December 19, 2019
Auschwitz: The exchange of belongings
By Emeritus Professor Konrad Kwiet, Resident Historian
Auntie Leida, a distant relative of mine in Holland, once told me that she had taken her wedding dress to Auschwitz. She never saw it again. So many Jewish people deported to camps brought their most valuable and sentimental possessions with them to the camps. Where did they believe they were going, and what became of their precious belongings?
Jews called up for deportation were given clear instructions regarding luggage by the SS. But they were given little time to select what to take with them on the harrowing journey to the murder sites. The train journeys they boarded were disguised as “labour deployment” or “resettlement in the east”. The provision of luggage let these people hold onto a sense that they were still connected to their old world, and that there was a promise of life at their destination.
Three travel bags were permitted for each person: a suitcase, a piece of hand luggage and a rucksack, which together could not exceed 50 kilograms. People filled their allowances with clothing, bedding, crockery and footwear – often the finest pairs of Bata shoes – personal documents, including passports, identity cards, certificated, family photos and letters. Permission was given to take some medication and cleaning materials. The medication included tablets and ointments, cough mixtures and cod liver oil, band-aids and bandages. Other essential items were toiletries, sewing kits and, of course, food for the journey. Females found a place for their cosmetic and hygienic items, including sanitary napkins; males were anxious to pack their shaving kits. Children chose one or two of their favourite belongings – a teddy bear or doll, a book or diary. Strictly observant Jews could not abandon their religious artefacts: their kippah (male head covering) and scheitel (female wig), tallit (prayer shawl) and tefillin (a set of small leather boxes containing verses from the Torah) as well as prayer books, kiddush cups and candle sticks.
Precious objects such as jewellery and money were strictly forbidden. Prior to deportation Jews had already been robbed of most of their belongings. Once deportees crossed state borders, all property left behind was stolen by the Nazi State. Some Jews, however, managed to hide coins, bank notes and valuables in their travel bags – to no avail.
Upon arrival at the railway platform, the luggage was confiscated. It was brought by trucks or wheelbarrows to a near-by site, nicknamed “Kanada” – a place of “wealth”. Workers hastily sorted through the belongings. The best pieces were sent to Germany, and less valuable items ended up in two other camp depositories: the Bekleidungskammer (the clothing storehouse) and the Schuhkammer (which stored piles of shoes). “Kanada” also provided goods for the flourishing black market.
New arrivals who were selected at the arrival platform for murder were lined up and driven to the gas chambers. After entering the adjacent undressing room, their clothes, glasses, watches and artificial limbs were all taken. A group of workers, made up of dentists and dental technicians, searched for and removed gold fillings and other valuables. The metal was melted into ingots and sent to Berlin to be deposited in the safes of the German Reichsbank.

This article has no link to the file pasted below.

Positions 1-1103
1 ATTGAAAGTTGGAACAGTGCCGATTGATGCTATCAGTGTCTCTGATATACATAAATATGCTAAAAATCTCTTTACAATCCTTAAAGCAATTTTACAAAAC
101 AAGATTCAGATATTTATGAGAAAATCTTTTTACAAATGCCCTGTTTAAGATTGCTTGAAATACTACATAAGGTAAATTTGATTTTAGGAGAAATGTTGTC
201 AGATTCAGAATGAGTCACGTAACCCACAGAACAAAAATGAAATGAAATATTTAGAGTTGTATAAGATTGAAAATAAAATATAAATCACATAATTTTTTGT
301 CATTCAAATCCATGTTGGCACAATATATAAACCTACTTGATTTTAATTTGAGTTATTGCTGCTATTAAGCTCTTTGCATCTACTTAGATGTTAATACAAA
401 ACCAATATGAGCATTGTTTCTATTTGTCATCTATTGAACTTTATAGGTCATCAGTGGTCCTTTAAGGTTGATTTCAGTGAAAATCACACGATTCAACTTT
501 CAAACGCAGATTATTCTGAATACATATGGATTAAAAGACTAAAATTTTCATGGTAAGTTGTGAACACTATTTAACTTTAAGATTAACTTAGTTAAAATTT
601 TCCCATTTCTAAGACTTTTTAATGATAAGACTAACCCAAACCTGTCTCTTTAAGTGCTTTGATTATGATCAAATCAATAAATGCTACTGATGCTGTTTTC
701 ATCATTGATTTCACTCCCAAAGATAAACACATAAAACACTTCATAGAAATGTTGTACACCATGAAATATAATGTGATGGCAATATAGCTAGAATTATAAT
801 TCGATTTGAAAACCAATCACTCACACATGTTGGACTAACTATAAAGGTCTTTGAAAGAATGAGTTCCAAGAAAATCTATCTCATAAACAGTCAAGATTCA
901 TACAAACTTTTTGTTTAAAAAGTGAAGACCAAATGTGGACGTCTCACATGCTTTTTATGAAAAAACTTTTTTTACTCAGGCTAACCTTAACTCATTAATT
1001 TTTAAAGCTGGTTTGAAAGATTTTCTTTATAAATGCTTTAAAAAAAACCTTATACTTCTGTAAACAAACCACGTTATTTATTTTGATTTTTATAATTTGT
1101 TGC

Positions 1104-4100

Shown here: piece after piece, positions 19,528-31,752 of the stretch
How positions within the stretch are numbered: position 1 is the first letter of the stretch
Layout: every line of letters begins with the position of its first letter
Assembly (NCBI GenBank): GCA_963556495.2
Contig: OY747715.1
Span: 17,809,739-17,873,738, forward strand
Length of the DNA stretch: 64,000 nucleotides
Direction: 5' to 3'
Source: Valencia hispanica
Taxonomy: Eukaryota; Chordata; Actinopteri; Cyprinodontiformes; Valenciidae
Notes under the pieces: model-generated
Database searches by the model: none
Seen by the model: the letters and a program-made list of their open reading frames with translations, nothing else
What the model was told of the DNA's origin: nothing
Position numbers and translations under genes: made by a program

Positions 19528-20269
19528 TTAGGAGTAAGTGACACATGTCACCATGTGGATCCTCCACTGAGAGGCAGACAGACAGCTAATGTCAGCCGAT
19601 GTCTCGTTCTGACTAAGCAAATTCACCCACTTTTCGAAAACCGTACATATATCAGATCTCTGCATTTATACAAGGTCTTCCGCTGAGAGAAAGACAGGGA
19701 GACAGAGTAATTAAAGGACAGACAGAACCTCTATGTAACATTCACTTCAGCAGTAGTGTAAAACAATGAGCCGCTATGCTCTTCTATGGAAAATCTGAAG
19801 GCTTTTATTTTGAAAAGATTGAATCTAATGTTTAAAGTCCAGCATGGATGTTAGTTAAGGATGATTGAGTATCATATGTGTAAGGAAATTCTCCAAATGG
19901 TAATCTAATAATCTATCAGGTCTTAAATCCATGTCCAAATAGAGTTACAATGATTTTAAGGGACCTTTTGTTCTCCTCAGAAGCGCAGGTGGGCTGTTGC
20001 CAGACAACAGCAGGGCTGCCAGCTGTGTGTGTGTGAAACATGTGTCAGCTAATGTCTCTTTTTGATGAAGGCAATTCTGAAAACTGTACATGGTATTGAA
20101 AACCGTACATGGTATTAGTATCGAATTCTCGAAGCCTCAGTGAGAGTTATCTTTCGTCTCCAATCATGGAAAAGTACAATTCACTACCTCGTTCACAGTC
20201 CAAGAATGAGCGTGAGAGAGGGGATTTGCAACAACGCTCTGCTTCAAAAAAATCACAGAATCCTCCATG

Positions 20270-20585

Jews selected for work experienced the humiliating and painful rituals of registration, which took place in a building disguised as a “sauna”. Clothes, shoes and any other belongings which they still carried with them were taken away. Showering and the cutting of hair followed. They received new clothes; initially tattered and contaminated military uniforms from murdered Soviet prisoners of war. Once the Russian uniforms ran out and the demand for camp garments increased, civilian clothes were distributed. They came from the stores of clothes and shoes confiscated upon arrival. The prisoner uniform of men included a cap, shirt, trousers and jacket and one set of underwear. Women’s clothes included a head scarf, blouse, skirt and underwear, but no bra. Prisoners were also forced to accept replacement shoes, often ill-fitting and mis-matching. In addition to their allotment of redistributed clothing, prisoners were then tattooed on their arm with their prisoner number, which was also attached to outside of their uniform.
When prisoners arrived in other camps from the Death Marches from Auschwitz in early 1945, they were registered again. They had to sign a card that recorded their personal belongings. However, none of the boxes were ever ticked. Instead, the centre of the card was stamped confirming “Keine Effekten überführt” – “No belongings recorded”.
Wherever survivors were liberated – in overcrowded concentration camps or factories, on roads or along railway tracks, in forests or in barns, they possessed no papers or documents, let alone hand luggage. They were exhausted and confused, overwhelmingly young and single, marked by traumatic experiences, wounds which never healed.
Aunty Leida also told me that, upon liberation, she still had two markings that had been imposed upon her and which left an indelible mark on her memory and identity – the yellow Jewish star and the dark blue Auschwitz tattoo. In the wake of German restitution payments, she received later five Deutsch Mark for each day that she was forced to wear these marks of the Holocaust.